Advertisement
YOU ARE HERE: LAT HomeCollections

THE INSIDE TRACK | THE HOT CORNER

A consumer's guide to the best and worst of sports media and merchandise. Ground rules: If it can be read, played, heard, observed, worn, viewed, dialed or downloaded, it's in play here.

October 15, 1998|TIM KAWAKAMI

What: "Shoeless Joe," by W.P. Kinsella.

Price: $11 (Ballantine Books).

I found this book in a good bookstore in Boston, ducking the October wind and waiting for a Fenway Park playoff game.

In it, I discovered a jewel.

Don't read this book because "Field of Dreams" was based on this story. Don't read it for Hollywood hokeyness (OK, the movie was heartwarming, but hokey heartwarming).

Read this as a gentle break from a blockbuster baseball season of noise and pumping adrenaline. Read this as the deeper, darker genesis of the Kevin Costner vehicle.

And now, more than ever, read it--or reread it--for the delightful surprise on Page 90.

Read it for this monologue by the J.D. Salinger character. Read it for his sarcastic--but, you can sense, slightly less than wholehearted--debate with Kinsella, who says that the baseball field in his Iowa cornfield summons the spirits of dead baseball players.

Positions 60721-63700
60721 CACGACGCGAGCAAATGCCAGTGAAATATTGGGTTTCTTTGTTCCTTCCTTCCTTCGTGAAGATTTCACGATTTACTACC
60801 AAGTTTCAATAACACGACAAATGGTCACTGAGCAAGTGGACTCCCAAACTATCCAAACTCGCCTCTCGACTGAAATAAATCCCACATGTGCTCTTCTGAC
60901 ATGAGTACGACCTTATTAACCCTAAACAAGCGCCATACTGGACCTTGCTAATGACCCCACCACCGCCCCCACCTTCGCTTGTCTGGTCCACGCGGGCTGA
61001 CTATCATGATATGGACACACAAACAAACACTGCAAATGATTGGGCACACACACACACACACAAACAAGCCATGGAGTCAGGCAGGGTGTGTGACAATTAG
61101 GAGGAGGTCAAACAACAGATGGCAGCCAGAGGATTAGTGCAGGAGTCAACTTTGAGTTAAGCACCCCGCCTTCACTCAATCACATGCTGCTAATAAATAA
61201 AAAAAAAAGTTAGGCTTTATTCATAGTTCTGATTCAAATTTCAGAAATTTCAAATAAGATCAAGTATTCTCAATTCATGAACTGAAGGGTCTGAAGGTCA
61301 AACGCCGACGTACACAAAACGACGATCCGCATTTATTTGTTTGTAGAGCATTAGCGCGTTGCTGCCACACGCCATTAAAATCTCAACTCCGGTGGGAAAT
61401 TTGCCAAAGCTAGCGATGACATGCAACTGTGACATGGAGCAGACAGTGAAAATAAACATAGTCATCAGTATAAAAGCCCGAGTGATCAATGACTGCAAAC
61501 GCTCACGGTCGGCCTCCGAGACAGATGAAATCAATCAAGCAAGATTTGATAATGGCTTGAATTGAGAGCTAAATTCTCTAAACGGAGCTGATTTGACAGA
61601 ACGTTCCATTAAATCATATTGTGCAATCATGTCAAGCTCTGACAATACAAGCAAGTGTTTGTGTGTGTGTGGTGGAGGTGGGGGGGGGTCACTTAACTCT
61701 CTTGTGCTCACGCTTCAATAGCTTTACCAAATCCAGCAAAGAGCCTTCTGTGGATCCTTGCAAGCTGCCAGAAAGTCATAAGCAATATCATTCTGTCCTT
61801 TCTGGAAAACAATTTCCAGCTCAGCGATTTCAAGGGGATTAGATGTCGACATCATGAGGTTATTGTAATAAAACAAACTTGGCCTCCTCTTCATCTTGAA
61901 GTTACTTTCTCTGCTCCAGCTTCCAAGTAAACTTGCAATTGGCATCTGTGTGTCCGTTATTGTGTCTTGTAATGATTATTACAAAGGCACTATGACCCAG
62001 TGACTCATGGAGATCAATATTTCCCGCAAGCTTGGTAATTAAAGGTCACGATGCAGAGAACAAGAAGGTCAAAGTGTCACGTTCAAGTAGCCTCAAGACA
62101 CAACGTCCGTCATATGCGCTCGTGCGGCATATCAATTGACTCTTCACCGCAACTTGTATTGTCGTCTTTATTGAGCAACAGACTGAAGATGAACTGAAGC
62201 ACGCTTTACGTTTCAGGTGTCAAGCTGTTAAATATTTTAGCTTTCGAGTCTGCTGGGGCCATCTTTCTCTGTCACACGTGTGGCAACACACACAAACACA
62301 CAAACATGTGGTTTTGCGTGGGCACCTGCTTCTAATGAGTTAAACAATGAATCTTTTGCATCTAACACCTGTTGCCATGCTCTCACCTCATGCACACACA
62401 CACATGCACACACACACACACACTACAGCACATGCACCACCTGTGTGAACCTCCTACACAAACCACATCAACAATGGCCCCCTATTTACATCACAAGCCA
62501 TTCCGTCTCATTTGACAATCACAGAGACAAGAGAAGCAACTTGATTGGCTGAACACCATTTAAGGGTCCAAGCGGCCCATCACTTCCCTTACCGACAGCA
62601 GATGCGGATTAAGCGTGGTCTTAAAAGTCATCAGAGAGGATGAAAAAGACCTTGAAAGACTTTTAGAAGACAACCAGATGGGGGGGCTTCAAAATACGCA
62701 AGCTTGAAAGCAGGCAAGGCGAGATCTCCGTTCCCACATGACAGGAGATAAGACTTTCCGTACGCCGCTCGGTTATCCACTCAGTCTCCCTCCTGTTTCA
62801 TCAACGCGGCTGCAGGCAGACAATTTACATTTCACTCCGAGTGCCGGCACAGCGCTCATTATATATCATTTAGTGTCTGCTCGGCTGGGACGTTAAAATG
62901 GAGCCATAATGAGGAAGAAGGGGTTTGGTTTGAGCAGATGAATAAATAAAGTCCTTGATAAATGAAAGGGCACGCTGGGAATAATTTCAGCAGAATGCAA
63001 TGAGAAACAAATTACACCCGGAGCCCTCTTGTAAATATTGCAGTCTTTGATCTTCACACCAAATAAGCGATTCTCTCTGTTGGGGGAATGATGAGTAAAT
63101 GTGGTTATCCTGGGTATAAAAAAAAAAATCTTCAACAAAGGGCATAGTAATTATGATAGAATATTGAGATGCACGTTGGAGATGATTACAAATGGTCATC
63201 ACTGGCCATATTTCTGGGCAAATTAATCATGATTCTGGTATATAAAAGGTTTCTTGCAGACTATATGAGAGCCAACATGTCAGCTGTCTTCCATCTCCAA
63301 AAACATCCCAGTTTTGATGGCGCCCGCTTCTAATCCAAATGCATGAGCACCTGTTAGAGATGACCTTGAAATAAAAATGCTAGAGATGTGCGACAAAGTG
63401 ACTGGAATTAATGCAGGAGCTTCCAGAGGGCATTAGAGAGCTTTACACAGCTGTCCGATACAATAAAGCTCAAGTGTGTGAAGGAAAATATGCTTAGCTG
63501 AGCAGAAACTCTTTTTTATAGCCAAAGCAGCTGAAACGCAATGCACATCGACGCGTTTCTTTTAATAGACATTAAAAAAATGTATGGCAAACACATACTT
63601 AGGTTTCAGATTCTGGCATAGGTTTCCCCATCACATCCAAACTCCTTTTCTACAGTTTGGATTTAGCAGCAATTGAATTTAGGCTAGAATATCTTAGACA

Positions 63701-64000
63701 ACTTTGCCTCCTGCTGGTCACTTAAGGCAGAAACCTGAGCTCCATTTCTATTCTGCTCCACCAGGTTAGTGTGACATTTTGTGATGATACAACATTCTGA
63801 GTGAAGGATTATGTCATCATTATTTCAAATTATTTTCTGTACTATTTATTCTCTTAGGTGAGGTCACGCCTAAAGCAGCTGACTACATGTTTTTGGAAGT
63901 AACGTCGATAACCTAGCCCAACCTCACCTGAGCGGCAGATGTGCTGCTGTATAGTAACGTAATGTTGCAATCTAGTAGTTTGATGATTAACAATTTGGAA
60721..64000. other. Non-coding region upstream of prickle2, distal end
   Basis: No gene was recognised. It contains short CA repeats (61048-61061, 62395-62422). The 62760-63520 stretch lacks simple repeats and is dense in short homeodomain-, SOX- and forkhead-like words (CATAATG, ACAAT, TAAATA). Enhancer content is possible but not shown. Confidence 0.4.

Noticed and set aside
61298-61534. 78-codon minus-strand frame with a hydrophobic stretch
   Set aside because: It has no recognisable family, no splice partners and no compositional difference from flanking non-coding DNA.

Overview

"You? Oh, you won't be there," Salinger says. "You'll be lucky to be home once every three months for a day or so. You'll be off doing the talk-show circuit, and interviews with Playboy and Cosmopolitan. And the Los Angeles Times will pay Jim Murray's way to your stadium, and he'll write a column about being there, and there will be 200,000 new people beating at the doors of travel agencies all across North America."

Read it just to hear his name again, and remember how deeply Jim Murray was embedded in the soul of the sports world--and America.

Read Page 90, and you know this book isn't really about baseball. It's about loss, and dreams, and the American heart. This book was written in 1982, and we are losing more precious things every day.

"Annie and I were in Cooperstown once," Kinsella writes. "We looked at Shoeless Joe Jackson's shoes reposing under glass. 'How come a guy named Shoeless Joe had shoes?' Annie wanted to know. That was years before I built my ballpark. I explained that though Joe's shoes were there, he was not, and might never be."

Advertisement
Los Angeles Times Articles
|
|
|